by E.C. Traganas
The trees seemed to be welcoming him as they undulated with the wind in unison. He smiled in return as if in salute to these old kindred souls who were drawing him under their familiar canopy as only one’s closest relations could, certain that they—and he—were irrevocably connected by a vital, living sap flowing through their intertwined, ancestral veins. He looked on approvingly at the way they shaded the area around them, and hearkened his ears to the sounds of their leaves in the breeze and the creaking from the branches as they swayed. The trees were speaking to him in a language only he could understand.
Asher urged the oxen forward on the dusty road towards the grove looming ahead. Along the weather-beaten fields lay patches of newly budding anemones and golden trefoil. Sycamine trees, he observed, and locust. Solid wood, beautifully swirling, ruddy-colored grain, a joy to work with. He let his thoughts dwell on the magnificent chests he had proudly carved for the temple priests, work that had earned him accolades and a secure reputation as a respected master carpenter in the kingdom. And then he thought with bitterness of this new commission, a menial, thankless job that even a lowly woodcutter or unskilled drudge could have easily undertaken. He stopped his cart under the shade of the towering locusts, pulled out a sheepskin of watered wine to slake his thirst, and ran his fingers across the trunks of lumber piled behind him. Pinewood, they requested, he brooded. And that Roman official was as sour as vinegar. “Keep the wood rough, leave the splinters untouched.” Why, he asked himself. To inflict as much sadistic pain as possible. Excruciating pain. Of course. They wanted a set of newly-hewn patibulums—six feet long and ten inches deep. Each one so heavy, at least one hundred pounds each, he needed to hire a farmhand to help load them onto the cart. Asher pitied the poor wretch, however guilty, who would be forced to carry a crossbar like that on his bloodied, freshly-scourged backto his own execution.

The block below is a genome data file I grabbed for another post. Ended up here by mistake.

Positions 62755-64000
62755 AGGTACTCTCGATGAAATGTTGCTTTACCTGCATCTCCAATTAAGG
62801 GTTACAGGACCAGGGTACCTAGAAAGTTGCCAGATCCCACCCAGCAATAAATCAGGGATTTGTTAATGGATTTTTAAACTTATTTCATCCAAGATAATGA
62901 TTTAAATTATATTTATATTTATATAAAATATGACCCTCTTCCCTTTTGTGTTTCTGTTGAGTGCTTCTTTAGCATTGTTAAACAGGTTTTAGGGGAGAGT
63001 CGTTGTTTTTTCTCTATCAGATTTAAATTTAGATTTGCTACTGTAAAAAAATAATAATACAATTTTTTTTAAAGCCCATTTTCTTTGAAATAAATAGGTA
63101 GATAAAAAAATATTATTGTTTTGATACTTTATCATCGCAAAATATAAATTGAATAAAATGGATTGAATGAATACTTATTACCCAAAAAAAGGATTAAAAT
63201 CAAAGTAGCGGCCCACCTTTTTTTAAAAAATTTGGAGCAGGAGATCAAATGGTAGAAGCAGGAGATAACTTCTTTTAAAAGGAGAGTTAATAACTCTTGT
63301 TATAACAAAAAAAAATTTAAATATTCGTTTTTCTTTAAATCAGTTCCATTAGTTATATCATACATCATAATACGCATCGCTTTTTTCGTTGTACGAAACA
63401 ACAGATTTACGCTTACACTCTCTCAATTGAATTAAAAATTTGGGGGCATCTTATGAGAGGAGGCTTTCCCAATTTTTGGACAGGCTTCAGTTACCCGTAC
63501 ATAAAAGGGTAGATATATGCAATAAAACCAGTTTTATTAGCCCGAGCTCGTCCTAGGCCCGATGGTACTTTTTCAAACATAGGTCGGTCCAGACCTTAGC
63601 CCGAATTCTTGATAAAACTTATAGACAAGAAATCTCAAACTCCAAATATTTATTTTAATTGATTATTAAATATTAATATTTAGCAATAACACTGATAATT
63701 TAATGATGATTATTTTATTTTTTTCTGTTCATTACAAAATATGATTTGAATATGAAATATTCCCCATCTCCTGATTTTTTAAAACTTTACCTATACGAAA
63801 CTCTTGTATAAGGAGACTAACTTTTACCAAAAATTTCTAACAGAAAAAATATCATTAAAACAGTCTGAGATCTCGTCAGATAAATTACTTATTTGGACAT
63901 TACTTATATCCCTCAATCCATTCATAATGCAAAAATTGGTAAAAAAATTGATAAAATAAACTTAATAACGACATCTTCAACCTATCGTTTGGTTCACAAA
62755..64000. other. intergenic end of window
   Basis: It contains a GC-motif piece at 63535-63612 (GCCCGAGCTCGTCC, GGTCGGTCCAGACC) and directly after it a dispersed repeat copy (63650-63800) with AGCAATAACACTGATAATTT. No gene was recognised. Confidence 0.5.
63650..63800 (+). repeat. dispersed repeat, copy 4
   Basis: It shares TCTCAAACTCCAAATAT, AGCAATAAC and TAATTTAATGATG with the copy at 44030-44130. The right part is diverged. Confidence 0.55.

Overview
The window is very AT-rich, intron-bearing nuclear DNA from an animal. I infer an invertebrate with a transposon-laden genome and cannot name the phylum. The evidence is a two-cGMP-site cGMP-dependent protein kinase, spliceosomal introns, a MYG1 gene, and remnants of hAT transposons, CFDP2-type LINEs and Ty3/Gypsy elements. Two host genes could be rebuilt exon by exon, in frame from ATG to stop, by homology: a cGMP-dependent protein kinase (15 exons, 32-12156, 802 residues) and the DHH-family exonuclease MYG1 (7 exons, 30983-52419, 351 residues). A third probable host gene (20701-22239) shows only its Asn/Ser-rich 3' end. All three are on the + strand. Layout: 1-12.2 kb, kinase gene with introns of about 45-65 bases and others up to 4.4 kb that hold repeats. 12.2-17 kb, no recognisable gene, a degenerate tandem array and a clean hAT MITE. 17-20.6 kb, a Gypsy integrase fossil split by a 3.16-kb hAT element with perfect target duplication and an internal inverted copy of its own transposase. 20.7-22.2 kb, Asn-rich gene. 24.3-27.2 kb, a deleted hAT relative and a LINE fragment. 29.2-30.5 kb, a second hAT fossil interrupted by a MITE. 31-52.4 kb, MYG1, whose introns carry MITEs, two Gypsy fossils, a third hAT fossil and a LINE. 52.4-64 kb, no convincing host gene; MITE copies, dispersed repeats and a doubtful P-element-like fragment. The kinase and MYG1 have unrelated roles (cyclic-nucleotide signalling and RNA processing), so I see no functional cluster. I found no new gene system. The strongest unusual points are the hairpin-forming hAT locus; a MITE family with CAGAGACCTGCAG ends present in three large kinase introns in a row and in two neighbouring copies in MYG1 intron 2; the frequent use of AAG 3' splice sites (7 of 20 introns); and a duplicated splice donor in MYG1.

What a ghoulish, barbaric punishment those conquering Greeks introduced centuries ago into our sacred Judea, he reflected. And the Romans especially have taken this diabolical brutality to a grisly new level. “Just a deterrent,” the jaundiced official had said offhandedly. And there would most assuredly be uprisings to quell if anything should happen to that mad Roman-appointed Herod, who was aging rapidly and losing his scattered wits.
Asher had shuddered when he passed by an execution site days earlier, just outside the walls to the city. The image of the unfortunate convict grotesquely twisting up and down and gasping to suck air into his lungs, with straddled legs nailed into either side of the monstrous wooden stile, had sickened him with revulsion and loathing for the cruelty of humanity.